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Understanding Meta Tags, Descriptions and Sitemaps

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You may have already installed a website before but do you truly understand what such a site needs to be found by search engines?  As a general rule, everything on the Internet eventually gets discovered by search bots of search companies—provided they have a cohesive linking structure.  This basically means that you can’t create any hidden pages that are unlinked to the rest of your site and expect them to be found.

The Internet works by a series of links—hundreds and thousands of links, from this website to that one, from this server to another.  In fact, and search engines count both internal (on your site) and external links (offsite referring links) when calculating your search ranking.

A Word About Sitemaps

So you should make it a point to connect each page on your website to another page.  Furthermore, a sitemap document is a page that shows all links on your website.  The sitemap is one of the most important elements in “finding” your site.  And although you could create a sitemap page with HTML or even a WYSIWYG editing program, there is an easier way to do it if you use a CMS program such as WordPress.  WordPress allows you to auto install a sitemap for both news and search, using what is called a plugin technology.

You can point and click your preferences and auto-generate an updated sitemap page every time you publish content.  Usually, search sites take days perhaps even weeks to search inactive or “small” websites that don’t have much linking activity going on.  Therefore, one of the best things about an auto sitemap is the fact that you can “ping” search sites and get their attention whenever you decide to publish a new page.

Understanding Meta Tags and Descriptions

Meta tags and descriptions are important as well, and not only as a page entry, but also individual pages.  There is a general description of the site and a title of the site, and these will come up often in general web searches.  In addition, each individual page or blog posts should also have titles, meta tags and descriptions.  Meta tags are the keywords that people might type in to find a story or post such as yours.  While it is true that search engines do tend to find content regardless of meta tags, the fact that you highlight these words—and also the description that appears on a site preview—may help your search rankings to improve.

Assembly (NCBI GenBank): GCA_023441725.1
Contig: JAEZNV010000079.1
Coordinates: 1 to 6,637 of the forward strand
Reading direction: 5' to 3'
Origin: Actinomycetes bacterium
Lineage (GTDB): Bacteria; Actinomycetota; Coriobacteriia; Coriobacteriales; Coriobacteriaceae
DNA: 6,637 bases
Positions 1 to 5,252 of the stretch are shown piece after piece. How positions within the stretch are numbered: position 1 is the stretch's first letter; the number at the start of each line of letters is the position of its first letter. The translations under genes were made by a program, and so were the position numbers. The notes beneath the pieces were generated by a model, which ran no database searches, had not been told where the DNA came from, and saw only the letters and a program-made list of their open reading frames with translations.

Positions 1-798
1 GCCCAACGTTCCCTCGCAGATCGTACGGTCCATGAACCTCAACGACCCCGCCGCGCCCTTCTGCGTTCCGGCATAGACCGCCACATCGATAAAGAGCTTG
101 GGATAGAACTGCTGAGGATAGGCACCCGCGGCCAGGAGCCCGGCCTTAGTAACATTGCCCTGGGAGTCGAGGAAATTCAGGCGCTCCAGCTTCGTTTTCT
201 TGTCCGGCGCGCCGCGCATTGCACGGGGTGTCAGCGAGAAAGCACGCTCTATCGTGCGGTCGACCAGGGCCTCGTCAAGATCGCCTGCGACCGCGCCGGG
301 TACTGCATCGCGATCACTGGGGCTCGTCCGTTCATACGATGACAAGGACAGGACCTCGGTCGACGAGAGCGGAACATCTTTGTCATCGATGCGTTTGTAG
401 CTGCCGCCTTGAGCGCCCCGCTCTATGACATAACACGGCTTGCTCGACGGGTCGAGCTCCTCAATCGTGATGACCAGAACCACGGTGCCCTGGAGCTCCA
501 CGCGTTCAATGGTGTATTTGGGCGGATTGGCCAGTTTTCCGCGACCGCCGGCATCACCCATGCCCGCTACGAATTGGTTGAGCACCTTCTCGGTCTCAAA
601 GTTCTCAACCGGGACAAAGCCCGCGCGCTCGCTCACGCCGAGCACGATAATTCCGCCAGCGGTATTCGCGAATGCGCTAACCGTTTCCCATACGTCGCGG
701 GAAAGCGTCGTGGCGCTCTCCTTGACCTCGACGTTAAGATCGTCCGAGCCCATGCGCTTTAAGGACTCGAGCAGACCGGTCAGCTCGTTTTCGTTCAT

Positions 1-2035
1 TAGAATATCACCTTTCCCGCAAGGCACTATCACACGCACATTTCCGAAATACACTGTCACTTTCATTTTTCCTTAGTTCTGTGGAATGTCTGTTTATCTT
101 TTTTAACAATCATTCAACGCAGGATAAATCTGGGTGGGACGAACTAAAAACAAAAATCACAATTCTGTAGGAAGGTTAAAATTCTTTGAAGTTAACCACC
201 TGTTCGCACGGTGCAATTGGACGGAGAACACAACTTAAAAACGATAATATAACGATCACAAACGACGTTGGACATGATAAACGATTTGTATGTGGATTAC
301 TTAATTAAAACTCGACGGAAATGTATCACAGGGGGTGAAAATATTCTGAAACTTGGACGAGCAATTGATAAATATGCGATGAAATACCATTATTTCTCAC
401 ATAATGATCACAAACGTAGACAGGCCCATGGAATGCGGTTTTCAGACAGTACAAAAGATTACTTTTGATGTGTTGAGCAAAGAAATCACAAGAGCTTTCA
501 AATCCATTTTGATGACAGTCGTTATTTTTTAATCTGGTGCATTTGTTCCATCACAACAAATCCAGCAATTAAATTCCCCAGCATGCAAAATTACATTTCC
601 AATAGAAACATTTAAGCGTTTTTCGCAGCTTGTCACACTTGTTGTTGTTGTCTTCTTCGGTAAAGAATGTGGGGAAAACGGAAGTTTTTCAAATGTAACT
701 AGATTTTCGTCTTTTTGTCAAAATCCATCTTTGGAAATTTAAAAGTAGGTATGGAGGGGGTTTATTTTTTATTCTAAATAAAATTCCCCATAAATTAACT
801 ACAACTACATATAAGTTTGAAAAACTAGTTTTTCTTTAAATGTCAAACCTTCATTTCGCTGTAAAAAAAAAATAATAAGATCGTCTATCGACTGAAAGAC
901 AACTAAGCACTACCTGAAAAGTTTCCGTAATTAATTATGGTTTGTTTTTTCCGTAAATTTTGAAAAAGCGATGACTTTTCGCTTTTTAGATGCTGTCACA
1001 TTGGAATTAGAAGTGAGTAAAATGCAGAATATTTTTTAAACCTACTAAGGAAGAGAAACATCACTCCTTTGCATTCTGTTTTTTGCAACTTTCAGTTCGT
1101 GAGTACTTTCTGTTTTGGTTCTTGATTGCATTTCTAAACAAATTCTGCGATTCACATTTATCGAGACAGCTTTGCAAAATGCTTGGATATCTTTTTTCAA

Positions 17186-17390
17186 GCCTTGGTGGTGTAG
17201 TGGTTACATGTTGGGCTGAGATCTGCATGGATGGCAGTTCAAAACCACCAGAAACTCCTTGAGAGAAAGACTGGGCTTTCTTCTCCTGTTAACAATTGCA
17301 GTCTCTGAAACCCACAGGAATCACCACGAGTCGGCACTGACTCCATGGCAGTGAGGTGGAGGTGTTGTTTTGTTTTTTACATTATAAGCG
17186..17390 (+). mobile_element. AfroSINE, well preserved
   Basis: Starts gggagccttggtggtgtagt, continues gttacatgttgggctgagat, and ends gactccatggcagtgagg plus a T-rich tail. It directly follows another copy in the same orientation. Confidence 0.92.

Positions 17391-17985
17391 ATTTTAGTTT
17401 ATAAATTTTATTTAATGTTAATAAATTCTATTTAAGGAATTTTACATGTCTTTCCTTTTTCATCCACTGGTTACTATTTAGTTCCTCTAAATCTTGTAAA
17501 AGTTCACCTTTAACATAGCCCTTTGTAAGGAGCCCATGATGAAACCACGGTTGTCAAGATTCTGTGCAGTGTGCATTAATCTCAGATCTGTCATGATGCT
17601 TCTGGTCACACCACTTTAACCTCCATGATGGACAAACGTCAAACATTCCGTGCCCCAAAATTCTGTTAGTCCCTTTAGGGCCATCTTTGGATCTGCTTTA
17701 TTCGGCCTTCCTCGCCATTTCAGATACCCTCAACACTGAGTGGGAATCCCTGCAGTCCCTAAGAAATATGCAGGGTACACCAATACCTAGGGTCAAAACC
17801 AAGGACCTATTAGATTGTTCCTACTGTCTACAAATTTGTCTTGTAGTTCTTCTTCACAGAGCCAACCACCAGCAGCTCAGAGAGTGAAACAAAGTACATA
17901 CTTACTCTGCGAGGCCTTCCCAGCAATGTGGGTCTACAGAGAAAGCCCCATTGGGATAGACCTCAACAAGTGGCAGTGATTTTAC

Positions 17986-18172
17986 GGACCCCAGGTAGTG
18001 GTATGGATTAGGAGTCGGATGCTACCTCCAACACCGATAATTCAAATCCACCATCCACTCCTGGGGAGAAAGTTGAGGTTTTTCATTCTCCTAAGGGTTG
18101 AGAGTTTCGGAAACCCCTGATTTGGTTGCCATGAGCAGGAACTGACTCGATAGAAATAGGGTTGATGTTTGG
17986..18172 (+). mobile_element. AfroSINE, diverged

Regarding meta tags, what can you do to ensure more traffic?  Remember when dealing with SEO and WordPress, you must aim for your niche market.  By over generalizing keywords, you are targeting too large of a market, and will be competing with far too many sites.  By going after longtail keywords, or perhaps even local keywords, you may be able to draw more individuals to your site.  Descriptions are not required strictly, but do help to inform viewers of where they are being directed from a search engine, as well as in focusing attention on major keywords.  For the best results, be sure to include repetition in keyword use in the title, the headings, the meta tags and description, the images, and just a few times throughout the content.

Plugins That Can Help

Plugins make everything easier, and if you’re a WordPress user, you may find it very helpful to install plugins that make meta tags, meta descriptions and other fields easy to access.  Some plugins even auto calculate keyword density for you.  Not only are these plugins helpful, but you may be surprised to learn that not all WordPress themes even have spaces for meta tags or descriptions.  For the best results, choose a competitive theme that gives you an SEO advantage.

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